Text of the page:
Driving is such a big responsibility. I don’t think I fully realized it until I’d already had my license for a couple of years.
When I started driving, I didn’t have a cell phone. Since then, cell phones have obviously become even more prominent in our lives. While it can be hard to take a break from responding to texts, the plain truth is that texting while driving is just a terrible idea.
In Florida, a “Designated Texter” campaign has recently been launched by the Orange County Expressway Authority. The goal is to get drivers to hand their phone to a passenger who takes over texting duties for the duration of the trip.
The Huffington Post points out that this type of campaign isn’t necessarily a brand new idea, but I think we can agree it’s always good to make safety a public issue. According to the campaign’s website, if you are texting and driving, you are “23 times more likely to cause a car accident. The more we talk about ways to curb this behavior, the better.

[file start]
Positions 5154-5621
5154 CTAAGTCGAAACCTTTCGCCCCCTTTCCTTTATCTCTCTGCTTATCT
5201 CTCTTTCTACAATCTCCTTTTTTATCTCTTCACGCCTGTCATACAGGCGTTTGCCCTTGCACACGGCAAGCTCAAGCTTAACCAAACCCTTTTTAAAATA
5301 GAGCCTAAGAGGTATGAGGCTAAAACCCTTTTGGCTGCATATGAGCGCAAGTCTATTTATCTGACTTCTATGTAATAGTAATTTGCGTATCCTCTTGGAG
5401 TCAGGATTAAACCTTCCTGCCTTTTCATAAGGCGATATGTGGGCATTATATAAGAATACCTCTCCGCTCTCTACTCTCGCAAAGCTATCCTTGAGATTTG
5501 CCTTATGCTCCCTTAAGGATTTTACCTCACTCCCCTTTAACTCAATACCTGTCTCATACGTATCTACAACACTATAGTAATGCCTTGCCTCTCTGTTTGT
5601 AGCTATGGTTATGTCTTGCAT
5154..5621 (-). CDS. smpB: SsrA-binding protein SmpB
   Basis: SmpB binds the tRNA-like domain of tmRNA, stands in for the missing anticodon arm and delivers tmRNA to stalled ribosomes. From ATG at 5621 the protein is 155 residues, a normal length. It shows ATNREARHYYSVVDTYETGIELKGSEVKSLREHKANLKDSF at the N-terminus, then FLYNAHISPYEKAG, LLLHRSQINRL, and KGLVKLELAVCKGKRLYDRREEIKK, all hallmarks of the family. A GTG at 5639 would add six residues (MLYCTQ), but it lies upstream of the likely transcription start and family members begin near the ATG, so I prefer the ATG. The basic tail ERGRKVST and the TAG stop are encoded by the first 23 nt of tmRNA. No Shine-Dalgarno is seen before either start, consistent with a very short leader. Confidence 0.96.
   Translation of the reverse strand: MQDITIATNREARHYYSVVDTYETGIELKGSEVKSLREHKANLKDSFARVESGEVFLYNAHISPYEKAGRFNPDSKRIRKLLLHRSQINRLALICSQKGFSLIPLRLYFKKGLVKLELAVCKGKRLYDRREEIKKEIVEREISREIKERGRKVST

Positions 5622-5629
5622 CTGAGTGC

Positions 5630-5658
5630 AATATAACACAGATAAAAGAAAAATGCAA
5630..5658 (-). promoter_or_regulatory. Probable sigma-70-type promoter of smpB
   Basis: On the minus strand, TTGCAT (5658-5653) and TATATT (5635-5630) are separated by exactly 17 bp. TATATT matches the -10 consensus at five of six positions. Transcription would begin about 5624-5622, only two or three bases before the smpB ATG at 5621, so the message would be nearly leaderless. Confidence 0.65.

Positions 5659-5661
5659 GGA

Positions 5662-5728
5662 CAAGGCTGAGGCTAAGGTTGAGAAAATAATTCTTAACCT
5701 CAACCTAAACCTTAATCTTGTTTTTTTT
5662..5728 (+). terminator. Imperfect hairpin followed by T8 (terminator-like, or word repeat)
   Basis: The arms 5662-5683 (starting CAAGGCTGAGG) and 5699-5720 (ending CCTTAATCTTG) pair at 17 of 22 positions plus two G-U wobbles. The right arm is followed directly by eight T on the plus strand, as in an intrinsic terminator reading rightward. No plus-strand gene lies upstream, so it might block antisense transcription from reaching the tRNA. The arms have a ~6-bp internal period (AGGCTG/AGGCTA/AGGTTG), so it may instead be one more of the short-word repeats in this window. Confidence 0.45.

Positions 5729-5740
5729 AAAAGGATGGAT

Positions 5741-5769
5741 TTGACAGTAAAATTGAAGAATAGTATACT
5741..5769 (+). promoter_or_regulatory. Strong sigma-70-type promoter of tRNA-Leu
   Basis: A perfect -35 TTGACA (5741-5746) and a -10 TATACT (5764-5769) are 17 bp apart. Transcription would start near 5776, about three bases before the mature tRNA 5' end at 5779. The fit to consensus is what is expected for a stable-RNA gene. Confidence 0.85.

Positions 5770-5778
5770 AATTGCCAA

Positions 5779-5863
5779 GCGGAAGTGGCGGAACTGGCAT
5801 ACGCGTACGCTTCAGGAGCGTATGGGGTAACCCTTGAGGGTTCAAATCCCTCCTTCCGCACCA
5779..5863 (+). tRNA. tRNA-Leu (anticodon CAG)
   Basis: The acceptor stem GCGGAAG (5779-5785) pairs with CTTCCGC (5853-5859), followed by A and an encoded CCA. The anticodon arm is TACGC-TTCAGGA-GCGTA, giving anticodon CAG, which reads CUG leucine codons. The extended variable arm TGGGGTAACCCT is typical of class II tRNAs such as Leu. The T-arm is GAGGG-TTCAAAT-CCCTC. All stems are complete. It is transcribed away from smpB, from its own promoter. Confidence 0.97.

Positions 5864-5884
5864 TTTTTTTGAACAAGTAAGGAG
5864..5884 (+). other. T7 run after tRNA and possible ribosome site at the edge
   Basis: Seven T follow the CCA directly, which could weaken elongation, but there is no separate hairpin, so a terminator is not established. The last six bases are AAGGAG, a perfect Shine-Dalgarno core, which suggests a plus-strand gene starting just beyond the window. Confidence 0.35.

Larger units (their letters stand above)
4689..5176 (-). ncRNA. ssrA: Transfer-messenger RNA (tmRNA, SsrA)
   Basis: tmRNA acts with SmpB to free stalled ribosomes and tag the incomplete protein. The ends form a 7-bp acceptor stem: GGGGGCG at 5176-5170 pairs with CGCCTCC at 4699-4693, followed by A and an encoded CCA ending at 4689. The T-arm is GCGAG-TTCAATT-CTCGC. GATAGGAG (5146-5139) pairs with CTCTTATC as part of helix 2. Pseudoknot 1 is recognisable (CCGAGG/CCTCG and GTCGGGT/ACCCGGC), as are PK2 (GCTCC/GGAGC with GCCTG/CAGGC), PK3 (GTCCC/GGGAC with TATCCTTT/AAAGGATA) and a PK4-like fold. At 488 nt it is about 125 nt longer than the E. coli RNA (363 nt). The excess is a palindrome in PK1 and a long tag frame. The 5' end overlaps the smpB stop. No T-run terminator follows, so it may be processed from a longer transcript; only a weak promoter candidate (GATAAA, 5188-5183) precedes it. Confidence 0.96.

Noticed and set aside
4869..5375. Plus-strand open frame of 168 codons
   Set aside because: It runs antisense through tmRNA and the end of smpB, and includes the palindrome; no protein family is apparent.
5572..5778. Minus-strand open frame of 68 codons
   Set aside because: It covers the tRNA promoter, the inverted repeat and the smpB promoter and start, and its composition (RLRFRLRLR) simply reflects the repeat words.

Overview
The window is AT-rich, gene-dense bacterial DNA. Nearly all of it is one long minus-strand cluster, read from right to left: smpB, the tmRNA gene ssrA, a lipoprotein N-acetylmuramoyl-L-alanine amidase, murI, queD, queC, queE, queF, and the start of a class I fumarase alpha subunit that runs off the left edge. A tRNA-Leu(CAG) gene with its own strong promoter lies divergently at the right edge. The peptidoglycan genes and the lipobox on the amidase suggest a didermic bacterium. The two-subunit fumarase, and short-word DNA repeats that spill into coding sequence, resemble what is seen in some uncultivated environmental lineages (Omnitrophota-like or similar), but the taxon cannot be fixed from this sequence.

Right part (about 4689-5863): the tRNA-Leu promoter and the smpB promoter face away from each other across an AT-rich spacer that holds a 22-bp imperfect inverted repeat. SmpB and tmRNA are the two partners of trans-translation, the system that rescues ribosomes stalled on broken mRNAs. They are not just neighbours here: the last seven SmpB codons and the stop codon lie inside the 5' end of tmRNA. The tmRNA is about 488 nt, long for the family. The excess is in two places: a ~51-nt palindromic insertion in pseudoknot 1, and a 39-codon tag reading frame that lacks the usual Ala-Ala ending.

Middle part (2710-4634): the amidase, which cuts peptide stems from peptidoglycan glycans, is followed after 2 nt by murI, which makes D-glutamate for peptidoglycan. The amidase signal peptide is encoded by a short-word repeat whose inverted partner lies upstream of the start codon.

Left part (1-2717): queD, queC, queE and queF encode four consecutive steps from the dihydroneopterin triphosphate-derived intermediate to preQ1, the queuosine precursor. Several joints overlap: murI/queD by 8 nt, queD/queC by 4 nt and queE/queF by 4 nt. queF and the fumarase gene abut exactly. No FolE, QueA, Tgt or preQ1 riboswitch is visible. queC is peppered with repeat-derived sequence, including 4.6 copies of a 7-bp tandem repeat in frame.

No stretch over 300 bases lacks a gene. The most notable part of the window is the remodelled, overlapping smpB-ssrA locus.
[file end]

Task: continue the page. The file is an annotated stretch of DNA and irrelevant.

When I drive, whoever sits in the front seat gets to be in charge of my phone. I don’t ever really stress about certain people reading my text messages, but if I’m at all worried, then I just have to accept that the phone needs to go away until I reach my destination.
The pledge for this Florida campaign also speaks to the passengers and their responsibilities. I’ve been in cars where people have texted while driving, and I’m really ashamed to say that I haven’t always spoken up. When I didn’t try and get someone to correct this unsafe habit, I was overlooking the danger their texting posed to them, me and other people on the road. There’s really not a good excuse to not say something.
If someone is responsible enough to know not to text while driving, the least you can do as a passenger is help them out when they ask you to take over their phone. You want to hold up your end so they continue to make this good decision again in the future. Whether you live somewhere with an official “Designated Texter” campaign or not, spread the word to your friends and family about the importance of adopting this practice in your cars.
Do you elect someone as your “designated texter” when you drive? Have you ever told someone to stop texting and driving? Tell us in the comments!